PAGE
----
Word of mouth marketing is so effective because it uses the personal and business relationships that already exist between people. In some cases, such as celebrities or media personalities, the people involved may never have met, but a trust relationship still exists. As a marketer, being aware of these relationships and finding ways to leverage them can be the key to a product’s success.
On October 24 of 2008, talk show host Oprah Winfrey mentioned the Kindle, the electronic book reader from Amazon.com. She gave a free kindle to everyone in her audience, and also offered a $50 discount to viewers at home. Most importantly, Oprah said “I’m telling you, it’s absolutely my new favorite thing in the world.”
On that day, traffic to Amazon.com was up 6%; the following day, traffic increased another 4%. After the show, over 80% of blog posts about the Kindle have mentioned Oprah’s endorsement (including this one), and the term [Kindle] saw a 479% increase in search volume(stats via adage).
What happened through this endorsement was the Amazon Kindle transformed from a geeky toy that was known and used by early adopters in the technology world to something that soccer moms all across the United States were now looking at. Oprah had single handedly started a viral word of mouth campaign. She went from being a loyal and happy customer to a salesman for the product.
Not everyone has celebrity customers like Oprah Winfrey that they can leverage as a salesman. In some cases, micro-celebrities are just as effective. For example, lets take a look at Cali Lewis. Cali Lewis is the host of a daily video podcast called Geek Brief. On her show, she covers a wide variety of technology news, gadget news, and gadget reviews. Her perky personality and love of technology are infectious, and when she really likes a product, it shows. One of the items she mentioned regularly was the Drobo automated backup system. The makers of the Drobo product eventually became sponsors of her show. They had contest giveaways, and even had Cali do a live demo of the product at the MacWorld Conference. Viewing the video below, it’s impossible to deny that her belief in the product is anything but genuine. That makes her much more convincing than a website with content written by your marketing and advertising department will ever be.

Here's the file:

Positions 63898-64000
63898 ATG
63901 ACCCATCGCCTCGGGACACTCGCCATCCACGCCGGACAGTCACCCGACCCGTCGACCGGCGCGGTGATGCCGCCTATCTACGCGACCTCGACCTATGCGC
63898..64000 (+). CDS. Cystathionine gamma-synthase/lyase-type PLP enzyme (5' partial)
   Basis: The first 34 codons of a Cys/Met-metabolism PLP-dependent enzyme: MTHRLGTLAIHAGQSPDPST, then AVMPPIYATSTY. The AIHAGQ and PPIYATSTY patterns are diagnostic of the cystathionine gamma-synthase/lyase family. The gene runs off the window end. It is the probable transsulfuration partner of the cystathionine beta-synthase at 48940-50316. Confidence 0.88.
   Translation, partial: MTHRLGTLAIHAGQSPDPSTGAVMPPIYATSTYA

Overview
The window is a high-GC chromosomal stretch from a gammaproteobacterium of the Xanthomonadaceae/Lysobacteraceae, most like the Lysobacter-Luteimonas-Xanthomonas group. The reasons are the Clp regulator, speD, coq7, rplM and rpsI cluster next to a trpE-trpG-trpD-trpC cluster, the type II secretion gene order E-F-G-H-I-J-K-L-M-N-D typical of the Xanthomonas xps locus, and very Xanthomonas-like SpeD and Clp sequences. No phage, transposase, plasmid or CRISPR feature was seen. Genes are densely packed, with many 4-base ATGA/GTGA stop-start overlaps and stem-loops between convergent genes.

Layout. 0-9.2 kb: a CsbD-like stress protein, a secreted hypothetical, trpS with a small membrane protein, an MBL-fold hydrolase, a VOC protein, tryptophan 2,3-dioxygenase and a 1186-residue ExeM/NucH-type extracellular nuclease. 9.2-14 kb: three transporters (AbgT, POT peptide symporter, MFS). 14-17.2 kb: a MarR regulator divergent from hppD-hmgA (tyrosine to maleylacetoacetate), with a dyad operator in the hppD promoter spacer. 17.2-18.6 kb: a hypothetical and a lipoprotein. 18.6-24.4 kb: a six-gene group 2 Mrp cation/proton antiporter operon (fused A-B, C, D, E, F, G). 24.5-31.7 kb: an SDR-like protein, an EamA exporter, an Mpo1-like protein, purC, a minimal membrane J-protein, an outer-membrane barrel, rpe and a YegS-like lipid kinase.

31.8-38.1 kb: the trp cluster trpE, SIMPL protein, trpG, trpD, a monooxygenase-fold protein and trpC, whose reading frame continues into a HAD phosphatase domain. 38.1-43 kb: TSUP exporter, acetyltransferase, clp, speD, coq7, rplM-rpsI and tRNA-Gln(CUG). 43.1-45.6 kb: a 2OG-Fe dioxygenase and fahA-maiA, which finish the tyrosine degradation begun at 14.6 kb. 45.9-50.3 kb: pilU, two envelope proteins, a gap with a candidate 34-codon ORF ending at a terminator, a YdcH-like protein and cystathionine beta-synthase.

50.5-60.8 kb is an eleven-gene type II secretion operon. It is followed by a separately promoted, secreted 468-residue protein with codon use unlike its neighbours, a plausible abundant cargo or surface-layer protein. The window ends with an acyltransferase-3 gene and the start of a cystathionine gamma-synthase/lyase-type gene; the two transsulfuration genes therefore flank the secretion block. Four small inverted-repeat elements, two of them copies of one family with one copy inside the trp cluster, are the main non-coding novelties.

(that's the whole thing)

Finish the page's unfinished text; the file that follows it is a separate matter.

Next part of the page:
Ultimately you don’t need celebrities. All you need to do is empower your customers to become your advocates, and give them the tools to turn into virtual salesmen. For example, let’s look at the Flyclear program. Flyclear is one of the registered traveler programs that’s in airports across the United States. Members of the program share biometric information (fingerprints and retina scans) and, once verified, are allowed to bypass long security lines at airports. Flyclear has an affiliate program where everyone you refer earns an extra month membership for both parties. Danny Sullivan first introduced this program to me on his blog. I eventually joined and we both gained an extra month. I now like the program so much that I am now referring other people with my Flyclear discount code (excuse the shameless self promotion).
Marketers who are looking to promote their products with word of mouth marketing should take a few key steps. Examine your existing customer base and look for your strongest advocates – the people who genuinely love your products or services. Approach them with special offers if they refer new customers to you. Give them early releases of your new products to try or demo, and if possible let them discuss these products in public. Leverage these relationships as potential advertising opportunities. Lastly, look for ways to make all of your customers brand advocates. Give them the tools and the incentive to promote you. Make it a win-win scenario for both parties, and everyone ends up happy.